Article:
$399 Xbox One Spurs Sales Growth
JULY 18, 2014 • The $399 Xbox One SKU without a Kinect sensor has spurred a strong 155% boost in sales of the Microsoft console in the United States compared to the prior month. The lower priced package went on sale June 9 and generated 197,000 units sold for the month. The PlayStation 4 remained the sales leader at 269,000 units sold – itself an increase of 37% over May. The tallies were compiled by the NPD Group, which also reported that The PS4 has sold 3.6 million units, and the Xbox One 2.9 million units since both systems were launched in the U.S. last November. Both consoles are selling about twice as many units combined during their first eight months in release than the PS3 and Xbox 360 recorded.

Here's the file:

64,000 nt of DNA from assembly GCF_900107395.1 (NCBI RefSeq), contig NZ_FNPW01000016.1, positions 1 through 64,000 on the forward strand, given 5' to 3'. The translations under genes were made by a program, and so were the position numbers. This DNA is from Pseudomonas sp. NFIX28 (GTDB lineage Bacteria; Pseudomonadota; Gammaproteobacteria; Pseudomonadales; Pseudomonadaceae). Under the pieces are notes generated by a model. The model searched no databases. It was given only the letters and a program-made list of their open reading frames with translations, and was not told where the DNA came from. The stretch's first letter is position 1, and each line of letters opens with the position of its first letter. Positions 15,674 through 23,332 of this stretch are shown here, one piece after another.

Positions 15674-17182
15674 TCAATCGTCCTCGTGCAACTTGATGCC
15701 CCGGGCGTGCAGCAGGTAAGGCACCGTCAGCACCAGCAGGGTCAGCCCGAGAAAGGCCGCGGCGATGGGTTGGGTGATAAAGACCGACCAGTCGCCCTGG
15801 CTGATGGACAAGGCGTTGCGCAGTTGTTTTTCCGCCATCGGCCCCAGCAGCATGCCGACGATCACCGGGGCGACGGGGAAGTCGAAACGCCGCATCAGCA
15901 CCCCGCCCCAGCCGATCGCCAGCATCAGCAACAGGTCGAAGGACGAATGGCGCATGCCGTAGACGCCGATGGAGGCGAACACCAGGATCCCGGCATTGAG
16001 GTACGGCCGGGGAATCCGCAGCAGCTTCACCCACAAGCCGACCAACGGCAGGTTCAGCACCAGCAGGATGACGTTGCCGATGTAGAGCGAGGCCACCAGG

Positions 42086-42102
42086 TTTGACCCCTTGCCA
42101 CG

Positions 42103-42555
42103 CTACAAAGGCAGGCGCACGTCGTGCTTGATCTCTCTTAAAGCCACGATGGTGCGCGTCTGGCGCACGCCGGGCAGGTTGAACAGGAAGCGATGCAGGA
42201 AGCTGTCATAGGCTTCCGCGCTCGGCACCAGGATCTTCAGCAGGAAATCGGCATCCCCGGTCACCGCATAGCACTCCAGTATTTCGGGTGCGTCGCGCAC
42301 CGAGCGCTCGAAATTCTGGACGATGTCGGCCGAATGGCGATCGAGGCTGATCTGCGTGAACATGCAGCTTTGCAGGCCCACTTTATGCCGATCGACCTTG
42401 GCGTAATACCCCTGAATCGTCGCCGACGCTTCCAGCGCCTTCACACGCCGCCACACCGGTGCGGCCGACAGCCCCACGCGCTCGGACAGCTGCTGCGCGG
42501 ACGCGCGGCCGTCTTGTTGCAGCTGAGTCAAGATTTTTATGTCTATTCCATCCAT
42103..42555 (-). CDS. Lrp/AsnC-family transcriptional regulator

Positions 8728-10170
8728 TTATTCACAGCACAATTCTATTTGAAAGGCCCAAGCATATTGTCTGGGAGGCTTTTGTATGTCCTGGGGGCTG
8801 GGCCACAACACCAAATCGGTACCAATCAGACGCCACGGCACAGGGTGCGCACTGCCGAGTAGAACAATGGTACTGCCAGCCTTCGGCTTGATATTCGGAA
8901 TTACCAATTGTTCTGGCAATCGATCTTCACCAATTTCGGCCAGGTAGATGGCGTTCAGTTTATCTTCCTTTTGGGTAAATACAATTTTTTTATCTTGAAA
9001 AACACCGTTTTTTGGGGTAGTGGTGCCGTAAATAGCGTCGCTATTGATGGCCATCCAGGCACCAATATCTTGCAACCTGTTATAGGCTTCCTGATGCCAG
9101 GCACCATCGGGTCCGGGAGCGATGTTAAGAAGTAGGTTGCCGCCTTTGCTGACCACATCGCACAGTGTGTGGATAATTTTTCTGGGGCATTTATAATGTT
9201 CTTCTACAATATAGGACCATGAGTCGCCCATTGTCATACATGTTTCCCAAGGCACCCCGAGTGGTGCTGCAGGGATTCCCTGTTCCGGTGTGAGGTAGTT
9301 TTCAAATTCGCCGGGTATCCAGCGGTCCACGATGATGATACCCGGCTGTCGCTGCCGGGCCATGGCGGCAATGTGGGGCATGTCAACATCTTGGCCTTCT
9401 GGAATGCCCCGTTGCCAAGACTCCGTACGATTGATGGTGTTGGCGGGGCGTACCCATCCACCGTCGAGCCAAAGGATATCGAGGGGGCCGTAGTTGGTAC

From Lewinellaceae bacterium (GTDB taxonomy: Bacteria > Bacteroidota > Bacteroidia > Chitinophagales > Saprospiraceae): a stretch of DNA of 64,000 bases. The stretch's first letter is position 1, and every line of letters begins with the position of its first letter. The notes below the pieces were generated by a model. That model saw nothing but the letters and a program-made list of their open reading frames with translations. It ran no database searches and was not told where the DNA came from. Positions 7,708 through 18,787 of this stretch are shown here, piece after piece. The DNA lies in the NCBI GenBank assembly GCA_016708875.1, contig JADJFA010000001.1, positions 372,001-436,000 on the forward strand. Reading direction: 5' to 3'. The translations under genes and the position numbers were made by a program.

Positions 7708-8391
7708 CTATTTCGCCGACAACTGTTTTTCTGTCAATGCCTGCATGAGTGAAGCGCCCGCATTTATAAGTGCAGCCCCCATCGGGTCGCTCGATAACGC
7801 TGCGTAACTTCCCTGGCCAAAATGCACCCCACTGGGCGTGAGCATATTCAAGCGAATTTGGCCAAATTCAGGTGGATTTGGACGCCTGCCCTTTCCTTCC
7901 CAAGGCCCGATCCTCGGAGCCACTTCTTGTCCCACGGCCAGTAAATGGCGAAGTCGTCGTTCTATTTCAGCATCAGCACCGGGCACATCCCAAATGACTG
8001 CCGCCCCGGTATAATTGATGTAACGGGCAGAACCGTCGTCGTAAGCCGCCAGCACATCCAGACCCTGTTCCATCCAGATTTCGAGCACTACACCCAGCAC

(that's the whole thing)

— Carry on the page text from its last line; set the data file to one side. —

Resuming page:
Impact: Price matters. With good industry press exposure after the Electronic Entertainment Expo coupled with the start of summer the Xbox One would have seen a sequential increase in units sold without the $399 SKU. But the number would have been much, much smaller than the 155% jump seen in June. Unfortunately NPD does not break out how many of these sales were the $499 model with the Kinect included. The hard reality is that most core console gamers are less concerned with broad entertainment features in their consoles if those options come at an extra cost. Given how the Kinect helped to lift Xbox 360 sales between 2011 and 2013, we can see how Microsoft made the calculation that consumers were ready for the sensor to be a standard feature. But what makes sense to gamers at the start of a cycle is different than as an add-on cost at the end of a cycle. Another sign that Microsoft overplayed its entertainment hand is the announcement this week that the company was closing down its Xbox Entertainment Studios division that was set up in Santa Monica, Calif. back in 2012 to produce original video programming for the Xbox. Projects in production will be continued but Microsoft’s experiment in video content creation cannot survive as the company looks for ways to cut back on expenses after the costly acquisition of Nokia and the continued investment into tablet hardware. There is also the sense that new leadership at Microsoft is less enamored with selling hardware than leasing cloud services. The Xbox One still fits in well with that strategy as a cloud content conduit, yet Microsoft needed to get many more units into homes to facilitate that strategy – something the $399 SKU is accomplishing.